Dr. Michael Gilmore, Director, Operational Test & Evaluation (DOT&E), revealed a great deal of previously unknown (at least to me!) information regarding issues with the LCS in a statement to Congress before the US House of Representatives Armed Services Committee (1). Here’s some highlights with my emphasis added. This is a long post but worth the read.
Regarding survivability, we see what ComNavOps has been saying all along about the LCS’ lack of shock hardening and failure to meet even Level 1 standards, contrary to the Navy’s explicit lies on this matter.
“With respect to survivability, neither LCS variant is expected to be survivable in high-intensity combat because the Navy’s requirements accept the risk of abandoning the ship under circumstances that would not require such an action on other surface combatants. As designed, the LCS lacks the shock hardening, redundancy, and the vertical and longitudinal separation of equipment found in other combatants. … Thus far, the results of the LCS Live Fire Test and Evaluation (LFT&E) program confirm this assessment.”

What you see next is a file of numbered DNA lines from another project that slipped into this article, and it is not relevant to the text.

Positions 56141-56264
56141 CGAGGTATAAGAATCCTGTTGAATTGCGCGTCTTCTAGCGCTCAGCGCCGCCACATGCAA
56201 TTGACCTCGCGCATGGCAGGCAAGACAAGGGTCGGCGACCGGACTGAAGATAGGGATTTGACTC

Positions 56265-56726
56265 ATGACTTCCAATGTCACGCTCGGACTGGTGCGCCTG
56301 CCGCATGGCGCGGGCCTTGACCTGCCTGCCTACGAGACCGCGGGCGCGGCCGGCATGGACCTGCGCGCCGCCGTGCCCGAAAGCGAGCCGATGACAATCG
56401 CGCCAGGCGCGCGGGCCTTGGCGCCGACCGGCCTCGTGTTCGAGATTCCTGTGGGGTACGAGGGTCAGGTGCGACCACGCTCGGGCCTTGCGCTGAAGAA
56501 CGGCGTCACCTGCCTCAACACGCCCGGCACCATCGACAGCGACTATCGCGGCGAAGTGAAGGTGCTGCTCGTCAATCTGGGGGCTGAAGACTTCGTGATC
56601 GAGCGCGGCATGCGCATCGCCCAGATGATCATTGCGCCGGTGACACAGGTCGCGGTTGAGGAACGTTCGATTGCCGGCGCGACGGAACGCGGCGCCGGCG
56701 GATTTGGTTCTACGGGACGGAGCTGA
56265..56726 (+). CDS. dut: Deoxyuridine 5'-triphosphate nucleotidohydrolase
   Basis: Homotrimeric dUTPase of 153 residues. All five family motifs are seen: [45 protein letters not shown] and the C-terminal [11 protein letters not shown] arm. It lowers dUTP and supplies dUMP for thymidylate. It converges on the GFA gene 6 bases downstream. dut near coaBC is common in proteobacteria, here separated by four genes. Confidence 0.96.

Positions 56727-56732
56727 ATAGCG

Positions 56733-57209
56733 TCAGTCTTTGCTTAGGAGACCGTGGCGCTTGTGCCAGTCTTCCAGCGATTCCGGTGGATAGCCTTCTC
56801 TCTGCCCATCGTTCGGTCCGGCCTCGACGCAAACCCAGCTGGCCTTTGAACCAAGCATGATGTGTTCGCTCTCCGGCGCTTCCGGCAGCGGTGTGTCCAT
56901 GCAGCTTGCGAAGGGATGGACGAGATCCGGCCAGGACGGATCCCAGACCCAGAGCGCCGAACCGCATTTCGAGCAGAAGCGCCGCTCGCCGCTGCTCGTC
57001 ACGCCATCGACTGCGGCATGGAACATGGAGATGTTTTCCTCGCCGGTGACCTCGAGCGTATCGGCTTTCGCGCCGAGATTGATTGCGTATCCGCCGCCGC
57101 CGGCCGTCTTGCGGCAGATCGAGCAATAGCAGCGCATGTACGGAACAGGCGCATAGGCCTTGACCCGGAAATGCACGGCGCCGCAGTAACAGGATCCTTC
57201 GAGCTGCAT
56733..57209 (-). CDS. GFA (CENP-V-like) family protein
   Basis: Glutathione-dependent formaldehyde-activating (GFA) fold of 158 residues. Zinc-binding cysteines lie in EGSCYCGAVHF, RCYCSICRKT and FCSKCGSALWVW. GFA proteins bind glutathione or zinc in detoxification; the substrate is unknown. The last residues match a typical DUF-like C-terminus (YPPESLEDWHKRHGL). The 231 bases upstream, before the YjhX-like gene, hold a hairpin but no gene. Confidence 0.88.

“…the LFT&E program has already identified over 100 technical improvements that could be applied to improve LCS’s performance against threat weapons, although, given the ships’ fundamental limitations, none of these improvements will make the ships’ survivability comparable to that of the Navy’s other surface combatants.”
Moving on, Gilmore calls into question the very concept of the LCS - that it will free up larger ships for more important missions.